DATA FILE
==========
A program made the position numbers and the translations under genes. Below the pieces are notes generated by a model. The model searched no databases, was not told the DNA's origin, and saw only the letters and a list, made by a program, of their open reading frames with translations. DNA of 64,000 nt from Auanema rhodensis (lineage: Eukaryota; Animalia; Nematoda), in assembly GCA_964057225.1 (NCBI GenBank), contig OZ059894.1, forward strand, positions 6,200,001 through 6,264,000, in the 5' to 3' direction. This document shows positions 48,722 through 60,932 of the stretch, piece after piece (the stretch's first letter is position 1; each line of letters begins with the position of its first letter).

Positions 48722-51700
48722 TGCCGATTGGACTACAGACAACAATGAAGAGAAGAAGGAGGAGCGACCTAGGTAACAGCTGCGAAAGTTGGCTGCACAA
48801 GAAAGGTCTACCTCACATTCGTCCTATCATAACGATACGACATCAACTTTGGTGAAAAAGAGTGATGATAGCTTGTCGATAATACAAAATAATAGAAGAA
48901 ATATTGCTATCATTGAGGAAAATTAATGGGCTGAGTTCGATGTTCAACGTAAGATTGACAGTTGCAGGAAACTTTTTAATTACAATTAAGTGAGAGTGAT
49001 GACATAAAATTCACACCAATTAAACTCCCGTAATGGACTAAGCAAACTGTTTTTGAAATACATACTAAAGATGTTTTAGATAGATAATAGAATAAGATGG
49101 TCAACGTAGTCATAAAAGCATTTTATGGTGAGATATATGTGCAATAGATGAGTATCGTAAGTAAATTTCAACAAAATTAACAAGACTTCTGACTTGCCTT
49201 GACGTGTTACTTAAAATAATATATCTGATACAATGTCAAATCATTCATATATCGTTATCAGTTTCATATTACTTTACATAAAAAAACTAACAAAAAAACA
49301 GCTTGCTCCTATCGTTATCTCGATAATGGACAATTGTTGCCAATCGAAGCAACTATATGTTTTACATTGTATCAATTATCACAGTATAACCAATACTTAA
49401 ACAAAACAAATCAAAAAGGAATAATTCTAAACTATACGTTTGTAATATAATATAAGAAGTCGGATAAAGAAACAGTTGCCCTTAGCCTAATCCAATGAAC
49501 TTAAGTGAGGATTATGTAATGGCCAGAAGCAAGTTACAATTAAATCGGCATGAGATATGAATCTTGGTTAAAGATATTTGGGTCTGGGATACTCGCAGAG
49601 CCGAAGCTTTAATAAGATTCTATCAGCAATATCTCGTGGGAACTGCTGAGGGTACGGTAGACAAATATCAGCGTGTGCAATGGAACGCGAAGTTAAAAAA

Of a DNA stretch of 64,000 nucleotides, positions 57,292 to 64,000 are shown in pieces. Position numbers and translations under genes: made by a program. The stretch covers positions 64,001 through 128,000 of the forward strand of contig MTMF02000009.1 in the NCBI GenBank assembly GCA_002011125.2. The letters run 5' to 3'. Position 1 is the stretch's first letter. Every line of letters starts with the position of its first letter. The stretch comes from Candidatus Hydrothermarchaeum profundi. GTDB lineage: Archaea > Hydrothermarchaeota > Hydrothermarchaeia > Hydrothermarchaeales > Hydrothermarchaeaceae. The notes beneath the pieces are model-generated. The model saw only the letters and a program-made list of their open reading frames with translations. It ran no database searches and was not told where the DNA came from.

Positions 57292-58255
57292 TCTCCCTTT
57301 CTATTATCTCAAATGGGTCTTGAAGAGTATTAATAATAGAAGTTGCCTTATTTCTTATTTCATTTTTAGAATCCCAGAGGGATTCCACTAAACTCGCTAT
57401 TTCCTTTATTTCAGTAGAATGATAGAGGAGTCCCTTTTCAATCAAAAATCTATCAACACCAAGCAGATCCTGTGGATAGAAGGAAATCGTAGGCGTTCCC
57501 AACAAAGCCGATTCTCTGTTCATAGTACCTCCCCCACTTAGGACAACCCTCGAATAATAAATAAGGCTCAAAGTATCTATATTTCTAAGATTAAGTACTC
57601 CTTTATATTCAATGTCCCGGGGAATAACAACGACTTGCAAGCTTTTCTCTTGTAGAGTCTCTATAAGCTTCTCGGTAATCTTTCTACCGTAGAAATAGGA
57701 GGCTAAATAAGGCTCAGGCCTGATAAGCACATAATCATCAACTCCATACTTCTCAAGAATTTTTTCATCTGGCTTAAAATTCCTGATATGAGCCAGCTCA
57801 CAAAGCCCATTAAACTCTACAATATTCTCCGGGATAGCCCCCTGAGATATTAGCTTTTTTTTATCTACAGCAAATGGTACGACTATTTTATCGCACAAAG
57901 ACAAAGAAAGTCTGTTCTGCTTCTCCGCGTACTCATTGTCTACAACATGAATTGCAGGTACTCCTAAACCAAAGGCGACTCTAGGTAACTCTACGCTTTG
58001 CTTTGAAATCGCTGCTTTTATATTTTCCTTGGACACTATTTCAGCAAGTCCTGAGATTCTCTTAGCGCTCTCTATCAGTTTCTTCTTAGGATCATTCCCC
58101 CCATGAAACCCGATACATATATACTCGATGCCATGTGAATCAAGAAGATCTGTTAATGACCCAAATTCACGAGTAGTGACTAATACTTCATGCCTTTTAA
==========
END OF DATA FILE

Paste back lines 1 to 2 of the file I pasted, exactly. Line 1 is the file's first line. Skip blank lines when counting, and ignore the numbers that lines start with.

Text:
A program made the position numbers and the translations under genes. Below the pieces are notes generated by a model. The model searched no databases, was not told the DNA's origin, and saw only the letters and a list, made by a program, of their open reading frames with translations. DNA of 64,000 nt from Auanema rhodensis (lineage: Eukaryota; Animalia; Nematoda), in assembly GCA_964057225.1 (NCBI GenBank), contig OZ059894.1, forward strand, positions 6,200,001 through 6,264,000, in the 5' to 3' direction. This document shows positions 48,722 through 60,932 of the stretch, piece after piece (the stretch's first letter is position 1; each line of letters begins with the position of its first letter).

Positions 48722-51700